Larry has brains.
Larry is a fool.
Larry thinks clearly.
The finite verb can be marked for person, number, tense and mood. The other verb forms (infinitive, inflected infinitive, past participle, present participle) cannot be so marked.
Every clause requires a finite verb; even a clause whose subject is unstated will rarely omit the verb. In general, finding and understanding the finite verb is the key to decoding complex clauses and sentences, and so it is essential that you get familiar with the finite verb paradigms.
In Modern English, finite verbs are marked for tense, but they are only minimally marked for person, number and mood: only the third person present singular is so marked. The situation in Old English is not nearly as complex as in, say, Latin, but its finite verb is much more fully marked than in Modern English. All three persons are distinguished in the present indicative singular:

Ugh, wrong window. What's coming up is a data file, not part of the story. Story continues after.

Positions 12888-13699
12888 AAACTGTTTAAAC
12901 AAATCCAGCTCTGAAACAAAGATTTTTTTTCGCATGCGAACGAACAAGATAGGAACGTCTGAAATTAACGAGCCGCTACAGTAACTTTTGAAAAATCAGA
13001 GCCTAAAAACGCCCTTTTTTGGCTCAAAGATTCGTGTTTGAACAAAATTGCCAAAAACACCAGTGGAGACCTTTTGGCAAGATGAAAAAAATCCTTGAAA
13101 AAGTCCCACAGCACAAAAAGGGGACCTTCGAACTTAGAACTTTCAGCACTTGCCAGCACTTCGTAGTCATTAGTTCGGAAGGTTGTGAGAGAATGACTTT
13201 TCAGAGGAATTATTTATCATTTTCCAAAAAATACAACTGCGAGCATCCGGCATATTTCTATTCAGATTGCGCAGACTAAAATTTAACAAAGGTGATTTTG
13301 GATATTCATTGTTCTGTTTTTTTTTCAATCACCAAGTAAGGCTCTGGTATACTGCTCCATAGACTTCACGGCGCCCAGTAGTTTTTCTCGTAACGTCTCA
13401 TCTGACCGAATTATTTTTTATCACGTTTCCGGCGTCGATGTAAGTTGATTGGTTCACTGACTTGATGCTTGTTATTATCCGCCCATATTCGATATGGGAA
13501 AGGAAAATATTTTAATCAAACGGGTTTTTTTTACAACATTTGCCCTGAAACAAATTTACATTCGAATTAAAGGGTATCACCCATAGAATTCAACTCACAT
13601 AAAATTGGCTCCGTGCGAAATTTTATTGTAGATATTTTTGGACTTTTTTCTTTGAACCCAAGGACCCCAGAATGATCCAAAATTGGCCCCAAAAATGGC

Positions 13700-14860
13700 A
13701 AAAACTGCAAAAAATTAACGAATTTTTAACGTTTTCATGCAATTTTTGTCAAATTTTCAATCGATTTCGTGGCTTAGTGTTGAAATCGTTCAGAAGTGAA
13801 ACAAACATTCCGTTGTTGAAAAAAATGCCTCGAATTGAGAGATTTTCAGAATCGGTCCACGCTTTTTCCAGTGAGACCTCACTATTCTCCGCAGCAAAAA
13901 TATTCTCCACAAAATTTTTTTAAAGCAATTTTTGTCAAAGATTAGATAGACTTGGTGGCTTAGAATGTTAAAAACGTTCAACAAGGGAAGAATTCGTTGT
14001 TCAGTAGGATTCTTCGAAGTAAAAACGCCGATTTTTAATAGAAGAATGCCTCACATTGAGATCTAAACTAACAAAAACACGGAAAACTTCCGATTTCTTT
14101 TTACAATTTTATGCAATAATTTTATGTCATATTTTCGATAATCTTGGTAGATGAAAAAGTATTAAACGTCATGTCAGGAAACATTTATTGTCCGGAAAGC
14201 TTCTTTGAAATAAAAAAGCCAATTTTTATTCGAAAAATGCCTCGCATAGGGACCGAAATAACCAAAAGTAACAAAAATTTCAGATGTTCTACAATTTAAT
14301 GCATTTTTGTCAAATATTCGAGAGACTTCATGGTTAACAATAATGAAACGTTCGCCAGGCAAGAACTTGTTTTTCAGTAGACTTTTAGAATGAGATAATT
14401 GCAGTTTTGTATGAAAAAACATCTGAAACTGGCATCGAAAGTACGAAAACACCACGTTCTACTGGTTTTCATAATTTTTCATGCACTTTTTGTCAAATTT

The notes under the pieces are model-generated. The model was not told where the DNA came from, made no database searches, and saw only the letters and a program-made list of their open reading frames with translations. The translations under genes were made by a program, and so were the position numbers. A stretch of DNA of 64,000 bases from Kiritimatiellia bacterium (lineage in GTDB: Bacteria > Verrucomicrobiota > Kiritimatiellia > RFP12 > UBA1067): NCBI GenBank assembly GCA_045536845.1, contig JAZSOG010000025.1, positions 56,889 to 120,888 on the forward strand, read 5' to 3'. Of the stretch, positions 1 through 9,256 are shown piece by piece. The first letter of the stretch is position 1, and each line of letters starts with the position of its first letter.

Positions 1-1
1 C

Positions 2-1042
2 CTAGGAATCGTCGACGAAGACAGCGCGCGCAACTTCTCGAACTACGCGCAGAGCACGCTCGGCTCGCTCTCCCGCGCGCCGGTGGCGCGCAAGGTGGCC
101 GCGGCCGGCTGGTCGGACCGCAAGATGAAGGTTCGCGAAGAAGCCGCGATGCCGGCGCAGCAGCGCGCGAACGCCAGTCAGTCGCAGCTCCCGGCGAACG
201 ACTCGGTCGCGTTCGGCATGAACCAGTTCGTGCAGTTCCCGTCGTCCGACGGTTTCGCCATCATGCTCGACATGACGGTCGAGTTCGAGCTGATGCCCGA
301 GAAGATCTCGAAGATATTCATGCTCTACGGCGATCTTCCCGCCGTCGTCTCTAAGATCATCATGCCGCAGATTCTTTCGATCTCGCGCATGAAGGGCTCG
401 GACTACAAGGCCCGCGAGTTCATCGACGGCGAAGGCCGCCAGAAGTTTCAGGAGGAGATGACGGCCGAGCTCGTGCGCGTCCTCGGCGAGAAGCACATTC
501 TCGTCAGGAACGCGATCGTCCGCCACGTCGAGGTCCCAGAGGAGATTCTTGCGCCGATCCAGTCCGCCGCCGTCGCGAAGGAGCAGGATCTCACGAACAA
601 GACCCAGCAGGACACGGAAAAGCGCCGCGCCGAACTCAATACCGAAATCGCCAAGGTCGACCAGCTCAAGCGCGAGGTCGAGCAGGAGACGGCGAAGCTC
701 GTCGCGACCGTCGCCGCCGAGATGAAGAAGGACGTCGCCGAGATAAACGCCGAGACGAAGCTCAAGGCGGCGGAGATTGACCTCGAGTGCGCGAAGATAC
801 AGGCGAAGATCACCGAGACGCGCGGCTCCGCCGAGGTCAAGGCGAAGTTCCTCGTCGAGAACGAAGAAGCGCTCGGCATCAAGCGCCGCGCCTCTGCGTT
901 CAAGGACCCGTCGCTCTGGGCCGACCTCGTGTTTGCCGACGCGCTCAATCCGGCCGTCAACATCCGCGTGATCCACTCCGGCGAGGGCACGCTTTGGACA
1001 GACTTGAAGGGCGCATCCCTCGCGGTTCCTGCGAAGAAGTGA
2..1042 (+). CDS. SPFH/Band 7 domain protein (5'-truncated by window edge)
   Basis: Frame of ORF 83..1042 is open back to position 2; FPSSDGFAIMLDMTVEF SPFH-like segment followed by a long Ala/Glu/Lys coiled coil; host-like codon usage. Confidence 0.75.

ic seo I see
þu siehst you see
he siehþ he sees
and the second person is distinguished from the first and third in the past indicative singular:
ic seah I saw
þu sawe you saw
he seah he saw
Further, the plural is distinguished from the singular by distinctive endings, and the subjunctive also has endings of its own. But person is distinguished only in the singular indicative, never in the plural or the subjunctive, and there are only two subjunctive endings. Thus while the Old English verb system is certainly more complicated than the Modern English one, it could be far worse.
You should think of the relative complexity of the Old English verb system as a help in learning the language, not an obstacle. In Modern English the verb generally occurs immediately after its subject, and so it is easy to put subject and verb together. In Old English, on the other hand, subject and verb may be widely separated, and so it is a great help to have the verb unambiguously associated with its subject by agreement of person and number.